An impending tax deadline just got a little less imposing.
The Internal Revenue Service is giving people who've yet to register for a COVID-19 economic impact payment (EIP) until Nov. 21 to supply their tax information.
The November date is five weeks later than the Oct. 15 deadline the IRS set when it originally sent out letters to the almost 9 million potential stimulus recipients.
These individuals didn't file a 2018 or 2019 tax return because they didn't make enough money to require them to do so. However, they still could qualify for some coronavirus relief.
But to get the relief payments, they need to provide the IRS with their information using the online Non-Filers: Enter Info Here tool on IRS.gov.
The IRS recommends that non-filers using the online tool choose during that process to have their EIP delivered as a direct deposit to a bank account. If they don't, the COVID-19 relief money will be sent as a Treasury check.
The EIP amount is $1,200 per person, double that for married couples that file joint returns and $500 for eligible dependent children younger than age 17.
To get that money this year, the IRS asks that they now complete that online process by Nov. 21. The tool won't be available after that date.
Replacement return: The information that is asked of individuals who use the non-filers tool essentially is a tax return.
It's based on Free File Fillable Forms, which is part of the Free File Alliance's no-cost tax filing products available at the Free File site on IRS.gov. That's enough to earn the non-filers' option a place in the Tax Form Tuesday list.
The non-filers tool is designed for married couples with incomes typically less than $24,400 and for singles making less than $12,200 and who cannot be claimed as a dependent by another taxpayers.
Anyone using the Non-Filers tool can speed the arrival of their payment by choosing to receive it by direct deposit. Those not choosing this option will get a check.
Two weeks after registering at the online non-filers site, you can track the status of any qualifying EIP by using the Get My Payment tool also on the IRS website.
Don't waste the additional time: "We took this step to provide more time for those who have not yet received a payment to register to get their money, including those in low-income and underserved communities," said IRS Commissioner Chuck Rettig in the announcement of the deadline change.
The commissioner also encouraged those who need to use the non-filer tool option to do so soon.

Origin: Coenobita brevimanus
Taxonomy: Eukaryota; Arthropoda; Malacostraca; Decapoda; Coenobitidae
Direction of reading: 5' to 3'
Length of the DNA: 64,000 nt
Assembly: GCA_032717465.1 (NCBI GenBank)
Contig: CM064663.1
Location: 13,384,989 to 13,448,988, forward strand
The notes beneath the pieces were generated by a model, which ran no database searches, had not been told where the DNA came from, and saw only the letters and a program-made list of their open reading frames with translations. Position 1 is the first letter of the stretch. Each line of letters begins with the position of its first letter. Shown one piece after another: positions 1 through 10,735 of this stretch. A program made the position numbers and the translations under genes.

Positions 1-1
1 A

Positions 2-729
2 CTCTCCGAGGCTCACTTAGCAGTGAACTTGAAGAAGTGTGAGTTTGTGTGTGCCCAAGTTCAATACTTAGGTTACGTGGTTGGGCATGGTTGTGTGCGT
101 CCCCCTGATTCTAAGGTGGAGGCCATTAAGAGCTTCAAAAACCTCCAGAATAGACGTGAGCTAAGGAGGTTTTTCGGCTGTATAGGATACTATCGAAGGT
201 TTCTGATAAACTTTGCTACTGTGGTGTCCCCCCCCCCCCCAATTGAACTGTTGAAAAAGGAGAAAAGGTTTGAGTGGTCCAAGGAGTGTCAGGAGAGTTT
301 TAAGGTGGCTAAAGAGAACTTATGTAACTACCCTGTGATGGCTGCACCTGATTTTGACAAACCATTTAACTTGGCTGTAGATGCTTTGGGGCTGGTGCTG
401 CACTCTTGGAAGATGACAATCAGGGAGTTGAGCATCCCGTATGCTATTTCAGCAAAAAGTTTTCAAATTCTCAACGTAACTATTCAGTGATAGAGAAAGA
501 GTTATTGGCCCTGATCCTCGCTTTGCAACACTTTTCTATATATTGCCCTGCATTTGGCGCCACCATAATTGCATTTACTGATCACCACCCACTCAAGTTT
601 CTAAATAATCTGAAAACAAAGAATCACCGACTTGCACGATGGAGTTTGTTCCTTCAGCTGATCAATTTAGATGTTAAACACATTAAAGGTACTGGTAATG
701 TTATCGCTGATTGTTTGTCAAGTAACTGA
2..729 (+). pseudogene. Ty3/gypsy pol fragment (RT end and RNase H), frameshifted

"Time is running out for those who don't normally file a tax return to get their payments," Rettig added.
As for the November cut-off of the non-filer availability, Rettig said extending the deadline further "would adversely impact our work on the 2020 and 2021 filing seasons."
Normal filing extension firm: The Oct. 15 deadline, however, is still in effect for taxpayers who earlier this got an extension to file their 2019 taxes.
If you got the extra filing time, you'll need to get your completed 2019 tax year Form 1040 to the IRS by then — and that's next week, next Thursday to be precise! — or you could face late- or non-filing penalties.
You also should have paid what you estimated you might owe on your 2019 taxes back when you file for an extension. If you didn't do that or miscalculated your eventual tax bill, you'll also face penalties and interest on that overdue tax balance.
You also might find these items of interest:
- Tax injured spouses to get catch-up COVID-19 payments
- 1 million+ Californians top list of missed COVID payments
- COVID-created tax refund interest payments going to nearly 14 million filers
|Coronavirus Caveat & More Information
In 2020, we're all dealing with extraordinary circumstances,
both in our daily lives and when it comes to our taxes.
The COVID-19 pandemic and efforts to reduce its transmission
and protect ourselves and our families means that,
for the most part, we're focusing on just getting through these trying days.
But life as we knew it before the coronavirus will return,
along with our mundane tax matters.
Here's hoping that happens soon!
In the meantime, you can find more on the virus and its effects on our taxes
by clicking Coronavirus (COVID-19) and Taxes.